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Sometimes the obvious point still needs to be said out loud. The racist graffiti spray-painted on a Bangor man’s car last week was despicable and should be denounced strongly by this community.
“It’s egregious. It’s disgusting,” Tahmoor Khan, 33, told the BDN on Monday. “It’s just downright heinous for them to come into my driveway, into my home, and write these kinds of words.”
Khan has said it better than we could. This is no way to treat someone who, together with their family, has spent three decades as part of the Bangor community. This would be no way to treat someone who just arrived in this community. This is just plain wrong.
The perpetrators spray-painted the N-word numerous times on Khan’s car. The graffiti included a call to kill all Black people, along with an apparent phrase, “KKK Supporter.” Khan is first generation Pakistani-American.
“At the end of the day, I think it’s just because I’m a brown person and they felt like they needed to target somebody,” Khan said. “And they did.”
Bangor police detained two 15-year-old girls shortly afterward, and they were issued summons for criminal mischief and released into the custody of a parent. Police have also reported the vandalism to the Maine attorney general’s office as a possible hate crime.
We’ve already seen a sentiment floating around online dismissing this as kids acting immaturely. The age of the alleged perpetrators is worth considering, but it doesn’t change the nature of the underlying act. This is racism. This is hate. This is unacceptable.
The Bangor City Council spoke out against this vandalism Sunday.
“We, the members of the Bangor City Council, categorically condemn this incident and want to make clear this is not representative of our community. Silence by those in positions of authority only emboldens those that seek to divide,” councilors said in a statement. They also pointed to a column they wrote in the BDN earlier this summer, where they responded to reports that white nationalists might be considering a move to the Bangor area.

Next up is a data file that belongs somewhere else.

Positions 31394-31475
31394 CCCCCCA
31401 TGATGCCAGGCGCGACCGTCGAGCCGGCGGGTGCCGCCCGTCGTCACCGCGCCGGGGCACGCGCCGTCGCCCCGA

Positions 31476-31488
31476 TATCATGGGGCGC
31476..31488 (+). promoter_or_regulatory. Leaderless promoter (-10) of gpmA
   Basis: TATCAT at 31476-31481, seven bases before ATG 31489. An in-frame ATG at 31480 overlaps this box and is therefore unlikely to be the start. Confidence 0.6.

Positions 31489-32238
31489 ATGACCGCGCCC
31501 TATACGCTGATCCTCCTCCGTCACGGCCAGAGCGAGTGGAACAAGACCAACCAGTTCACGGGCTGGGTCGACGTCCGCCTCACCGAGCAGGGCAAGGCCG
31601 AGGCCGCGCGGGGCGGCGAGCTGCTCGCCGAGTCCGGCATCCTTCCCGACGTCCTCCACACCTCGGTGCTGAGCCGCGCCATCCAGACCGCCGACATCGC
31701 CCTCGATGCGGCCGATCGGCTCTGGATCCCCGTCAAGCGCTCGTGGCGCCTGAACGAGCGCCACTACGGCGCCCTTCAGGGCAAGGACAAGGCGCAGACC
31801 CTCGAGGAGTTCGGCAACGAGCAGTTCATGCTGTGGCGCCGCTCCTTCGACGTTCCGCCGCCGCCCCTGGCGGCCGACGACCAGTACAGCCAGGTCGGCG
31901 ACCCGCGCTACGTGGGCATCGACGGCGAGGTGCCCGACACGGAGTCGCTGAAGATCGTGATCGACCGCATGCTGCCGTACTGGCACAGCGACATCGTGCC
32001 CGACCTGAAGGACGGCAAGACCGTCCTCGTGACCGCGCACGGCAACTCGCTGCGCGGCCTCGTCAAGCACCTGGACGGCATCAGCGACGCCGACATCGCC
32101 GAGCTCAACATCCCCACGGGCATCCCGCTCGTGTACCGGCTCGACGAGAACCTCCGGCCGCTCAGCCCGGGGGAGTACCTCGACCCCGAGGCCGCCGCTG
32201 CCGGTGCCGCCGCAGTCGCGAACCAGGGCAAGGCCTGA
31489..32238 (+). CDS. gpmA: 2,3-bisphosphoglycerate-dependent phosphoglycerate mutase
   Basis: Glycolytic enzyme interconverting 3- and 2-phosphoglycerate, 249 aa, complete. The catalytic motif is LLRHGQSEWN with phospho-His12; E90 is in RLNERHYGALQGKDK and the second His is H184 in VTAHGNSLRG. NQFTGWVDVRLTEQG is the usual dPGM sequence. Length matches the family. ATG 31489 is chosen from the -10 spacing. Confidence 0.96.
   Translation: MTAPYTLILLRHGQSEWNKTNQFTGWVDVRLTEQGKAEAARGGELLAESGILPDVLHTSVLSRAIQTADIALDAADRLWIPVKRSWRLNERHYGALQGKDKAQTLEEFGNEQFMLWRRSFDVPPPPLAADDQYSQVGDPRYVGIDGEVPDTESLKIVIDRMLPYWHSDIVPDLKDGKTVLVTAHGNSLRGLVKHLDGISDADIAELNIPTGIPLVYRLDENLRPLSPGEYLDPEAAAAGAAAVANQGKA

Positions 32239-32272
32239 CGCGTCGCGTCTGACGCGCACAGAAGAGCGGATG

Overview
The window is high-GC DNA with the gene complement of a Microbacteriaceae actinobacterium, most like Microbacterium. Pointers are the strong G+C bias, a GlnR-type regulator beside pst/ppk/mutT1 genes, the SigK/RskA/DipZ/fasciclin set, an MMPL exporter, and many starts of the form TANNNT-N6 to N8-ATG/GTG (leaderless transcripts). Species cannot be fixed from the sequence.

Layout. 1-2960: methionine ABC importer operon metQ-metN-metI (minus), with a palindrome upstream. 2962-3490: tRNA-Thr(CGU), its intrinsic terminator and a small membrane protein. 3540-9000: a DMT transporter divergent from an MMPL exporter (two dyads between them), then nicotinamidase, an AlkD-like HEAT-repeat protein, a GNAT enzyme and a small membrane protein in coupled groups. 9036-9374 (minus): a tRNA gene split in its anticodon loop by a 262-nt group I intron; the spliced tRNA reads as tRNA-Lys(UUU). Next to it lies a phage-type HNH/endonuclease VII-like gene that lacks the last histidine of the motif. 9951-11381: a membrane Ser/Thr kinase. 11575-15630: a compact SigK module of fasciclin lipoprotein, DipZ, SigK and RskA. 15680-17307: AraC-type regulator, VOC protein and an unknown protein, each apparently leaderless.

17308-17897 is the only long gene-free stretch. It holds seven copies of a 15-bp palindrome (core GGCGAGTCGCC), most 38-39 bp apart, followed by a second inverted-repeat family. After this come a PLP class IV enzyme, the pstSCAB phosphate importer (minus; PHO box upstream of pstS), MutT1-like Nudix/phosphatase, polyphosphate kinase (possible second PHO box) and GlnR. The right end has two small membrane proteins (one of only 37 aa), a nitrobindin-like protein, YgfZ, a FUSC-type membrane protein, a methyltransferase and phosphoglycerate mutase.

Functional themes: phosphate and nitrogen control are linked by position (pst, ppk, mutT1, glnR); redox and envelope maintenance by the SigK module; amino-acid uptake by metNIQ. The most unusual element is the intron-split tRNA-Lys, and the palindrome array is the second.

“The only thing not welcome here is hate,” the councilors said at the time.
Many people’s first response to this vandalism might be to say, “This is not who we are.” Clearly, it is who some of us are. But everyone has the agency — and we’d suggest, the personal responsibility — to decide not to be hateful. To choose kindness and acceptance. To decide to be better. This was basically Khan’s message to the alleged culprits.
“Be better as individuals,” he said. “Be better as human beings.”
Be like the people at Darkside Mobile Auto Detailing in Hermon, who offered to remove the spray paint from Khan’s car for free. Be like Khan’s neighbor Kyle Prim, who saw two people spray painting Khan’s car and shined his phone flashlight on them, causing them to flee. And be like the Khans.
“They’re probably one of the best neighbors I’ve ever had,” Prim, 23, said about Khan and his family. “I feel so bad for them because they didn’t deserve that.”
Nobody deserves that. And everybody should be speaking out against hate. Bangor needs to keep learning and keep proving that it is better than this.
“There are a few bad actors,” Khan said. “But you are also going to find the good in people, people’s beautiful souls.”
It’s frankly amazing that he could keep this hopeful perspective after being the victim of such a hateful act. Let’s all do our part to prove him right.